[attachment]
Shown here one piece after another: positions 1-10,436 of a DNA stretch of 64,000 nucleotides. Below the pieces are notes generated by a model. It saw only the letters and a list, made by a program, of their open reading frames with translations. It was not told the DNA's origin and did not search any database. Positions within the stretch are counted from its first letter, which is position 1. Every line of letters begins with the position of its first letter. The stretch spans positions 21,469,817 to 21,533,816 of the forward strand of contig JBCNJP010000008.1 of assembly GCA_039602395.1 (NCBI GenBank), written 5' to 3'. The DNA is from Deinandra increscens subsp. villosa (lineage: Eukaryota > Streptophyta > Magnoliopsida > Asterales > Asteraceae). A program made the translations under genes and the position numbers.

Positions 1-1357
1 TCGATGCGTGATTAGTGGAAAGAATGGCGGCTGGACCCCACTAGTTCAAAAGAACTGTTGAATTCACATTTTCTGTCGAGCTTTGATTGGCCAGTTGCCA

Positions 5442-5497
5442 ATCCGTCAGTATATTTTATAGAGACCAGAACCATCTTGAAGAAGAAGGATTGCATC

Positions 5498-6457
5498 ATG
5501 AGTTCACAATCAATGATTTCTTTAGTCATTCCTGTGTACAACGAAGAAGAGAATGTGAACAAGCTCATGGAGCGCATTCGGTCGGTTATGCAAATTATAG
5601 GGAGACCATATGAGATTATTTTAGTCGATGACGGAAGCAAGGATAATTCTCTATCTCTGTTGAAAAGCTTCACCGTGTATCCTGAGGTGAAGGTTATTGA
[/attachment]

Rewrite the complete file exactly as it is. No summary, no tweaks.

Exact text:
Shown here one piece after another: positions 1-10,436 of a DNA stretch of 64,000 nucleotides. Below the pieces are notes generated by a model. It saw only the letters and a list, made by a program, of their open reading frames with translations. It was not told the DNA's origin and did not search any database. Positions within the stretch are counted from its first letter, which is position 1. Every line of letters begins with the position of its first letter. The stretch spans positions 21,469,817 to 21,533,816 of the forward strand of contig JBCNJP010000008.1 of assembly GCA_039602395.1 (NCBI GenBank), written 5' to 3'. The DNA is from Deinandra increscens subsp. villosa (lineage: Eukaryota > Streptophyta > Magnoliopsida > Asterales > Asteraceae). A program made the translations under genes and the position numbers.

Positions 1-1357
1 TCGATGCGTGATTAGTGGAAAGAATGGCGGCTGGACCCCACTAGTTCAAAAGAACTGTTGAATTCACATTTTCTGTCGAGCTTTGATTGGCCAGTTGCCA

Positions 5442-5497
5442 ATCCGTCAGTATATTTTATAGAGACCAGAACCATCTTGAAGAAGAAGGATTGCATC

Positions 5498-6457
5498 ATG
5501 AGTTCACAATCAATGATTTCTTTAGTCATTCCTGTGTACAACGAAGAAGAGAATGTGAACAAGCTCATGGAGCGCATTCGGTCGGTTATGCAAATTATAG
5601 GGAGACCATATGAGATTATTTTAGTCGATGACGGAAGCAAGGATAATTCTCTATCTCTGTTGAAAAGCTTCACCGTGTATCCTGAGGTGAAGGTTATTGA